This is a really useful framing, it crystallized a lot of messy personal moral intuitions. Thanks for writing it.

Something something akrasia maybe? Or some of the other stuff in that wiki's "see also" section?

Maybe John Nerst's erisology is the "dual" to your essay here, since it's basically the study of disagreement. There's also a writeup in The Atlantic, and a podcast episode with Julia Galef. Quoting Nerst:

By “disagreement” I don’t mean the behavior of disagreeing. I mean the plain fact that people have different beliefs, different tastes, and react differently to things.

I find this endlessly interesting. A person that disagrees with me must have a different mind in some way. Can that difference be described? Explained? What do such differences say about th

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Excellent and thank-you! I'd somehow forgotten about Nerst and would have linked to his work directly.  I think the additional value Hahn's ontology brings to erisology [] is an explicitly positive gradient, in a hill-climbing sense. For any disagreement, Hahn's ontology allows the parties to accept some level of agreement (Where are we on the agreement landscape?) and have an objective target for improvement, assuming good faith on everyone's part. I'm inclined to try to communicate it to Nert based upon your linking the two! 

The 'Resources' section lists How to Talk So Kids Will Listen and Listen So Kids Will Talk [book] -- I also enjoyed weft's Book Review: How To Talk So Little Kids Will Listen, written by Julie King and Joanne Faber, daughter of Adele Faber, who co-wrote the former with Elaine Mazlich. Quoting weft:

The core principles are the same, but the update stands on its own. Where the original "Kids" acts more like a workbook, asking the reader to self-generate responses, "Little Kids" feels more like it's trying to download a response system into your head via model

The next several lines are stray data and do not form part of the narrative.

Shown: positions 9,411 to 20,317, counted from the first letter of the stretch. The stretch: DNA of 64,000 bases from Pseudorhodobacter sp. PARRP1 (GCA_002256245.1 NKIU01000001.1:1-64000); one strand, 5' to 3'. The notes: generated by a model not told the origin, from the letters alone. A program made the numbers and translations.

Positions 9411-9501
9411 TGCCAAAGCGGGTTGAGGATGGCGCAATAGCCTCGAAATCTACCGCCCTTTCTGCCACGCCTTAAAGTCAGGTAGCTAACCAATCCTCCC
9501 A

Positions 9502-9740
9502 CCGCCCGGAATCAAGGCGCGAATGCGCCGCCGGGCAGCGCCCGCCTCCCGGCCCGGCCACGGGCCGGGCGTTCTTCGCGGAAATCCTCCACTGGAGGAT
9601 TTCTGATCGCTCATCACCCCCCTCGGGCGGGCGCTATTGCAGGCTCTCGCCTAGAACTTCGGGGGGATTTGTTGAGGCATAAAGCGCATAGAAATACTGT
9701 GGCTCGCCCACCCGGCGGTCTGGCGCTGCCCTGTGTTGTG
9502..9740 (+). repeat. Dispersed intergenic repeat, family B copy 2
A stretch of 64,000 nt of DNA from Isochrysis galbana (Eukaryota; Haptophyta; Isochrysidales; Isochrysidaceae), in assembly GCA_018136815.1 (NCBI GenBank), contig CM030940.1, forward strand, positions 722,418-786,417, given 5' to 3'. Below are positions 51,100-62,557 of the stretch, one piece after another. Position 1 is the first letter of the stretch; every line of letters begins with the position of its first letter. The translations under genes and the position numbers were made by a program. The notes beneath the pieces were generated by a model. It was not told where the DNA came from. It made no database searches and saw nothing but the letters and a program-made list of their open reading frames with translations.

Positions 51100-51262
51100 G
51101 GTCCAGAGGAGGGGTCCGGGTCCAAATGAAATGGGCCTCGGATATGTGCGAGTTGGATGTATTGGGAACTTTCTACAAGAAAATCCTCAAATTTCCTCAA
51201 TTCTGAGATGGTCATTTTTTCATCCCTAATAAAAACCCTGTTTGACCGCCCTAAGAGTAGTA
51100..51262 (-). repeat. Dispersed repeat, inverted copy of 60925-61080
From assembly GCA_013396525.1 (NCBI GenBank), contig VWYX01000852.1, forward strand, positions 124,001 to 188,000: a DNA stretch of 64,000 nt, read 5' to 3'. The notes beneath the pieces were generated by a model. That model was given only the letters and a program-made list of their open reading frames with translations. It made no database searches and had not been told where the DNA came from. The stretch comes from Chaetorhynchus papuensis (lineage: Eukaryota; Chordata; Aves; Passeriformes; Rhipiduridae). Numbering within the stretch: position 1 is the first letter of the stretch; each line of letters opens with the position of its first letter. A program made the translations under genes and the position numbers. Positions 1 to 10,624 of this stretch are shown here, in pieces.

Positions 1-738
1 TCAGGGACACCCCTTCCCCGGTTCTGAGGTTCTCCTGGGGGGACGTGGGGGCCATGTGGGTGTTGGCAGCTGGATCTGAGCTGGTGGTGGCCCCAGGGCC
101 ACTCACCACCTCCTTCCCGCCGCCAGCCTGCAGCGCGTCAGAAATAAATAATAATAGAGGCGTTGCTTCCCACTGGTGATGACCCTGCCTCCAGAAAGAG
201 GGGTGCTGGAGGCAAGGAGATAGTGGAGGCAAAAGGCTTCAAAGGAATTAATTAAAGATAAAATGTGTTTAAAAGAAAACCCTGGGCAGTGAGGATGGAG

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I found Crucial Conversations to be the adult version of How To Talk So... and it seriously levelled up my interpersonal skills at the time.

I'm guessing you're referring to Brian Potter's post Where Are The Robotic Bricklayers?, which to me is a great example of reality being surprisingly detailed. Quoting Brian:

Masonry seemed like the perfect candidate for mechanization, but a hundred years of limited success suggests there’s some aspect to it that prevents a machine from easily doing it. This makes it an interesting case study, as it helps define exactly where mechanization becomes difficult - what makes laying a brick so different than, say, hammering a nail, such that the latter is almost

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Yes, that one! Thanks for finding and quoting.

This reminds me of Eliezer's short story That Alien Message, which is told from the other side of the speed divide. There's also Freitas' "sentience quotient" idea upper-bounding information-processing rate per unit mass at SQ +50 (it's log scale -- for reference, human brains are +13, all neuronal brains are several points away, vegetative SQ is -2, etc).

Perhaps I'm missing something (I don't work in AI research), but isn't the obvious first stop Christiano et al's Concrete Problems in AI Safety? Apologies if you already know about this paper and meant something else.

I concur with your last paragraph, and see it as a special case of rationalist taboo (taboo "AGI"). I'd personally like to see a set of AGI timeline questions on Metaculus where only the definitions differ. I think it would be useful for the same forecasters to see how their timeline predictions vary by definition; I suspect there would be a lot of personal updating to resolve emergent inconsistencies (extrapolating from my own experience, and also from ACX prediction market posts IIRC), and it would be interesting to see how those personal updates behave in the aggregate.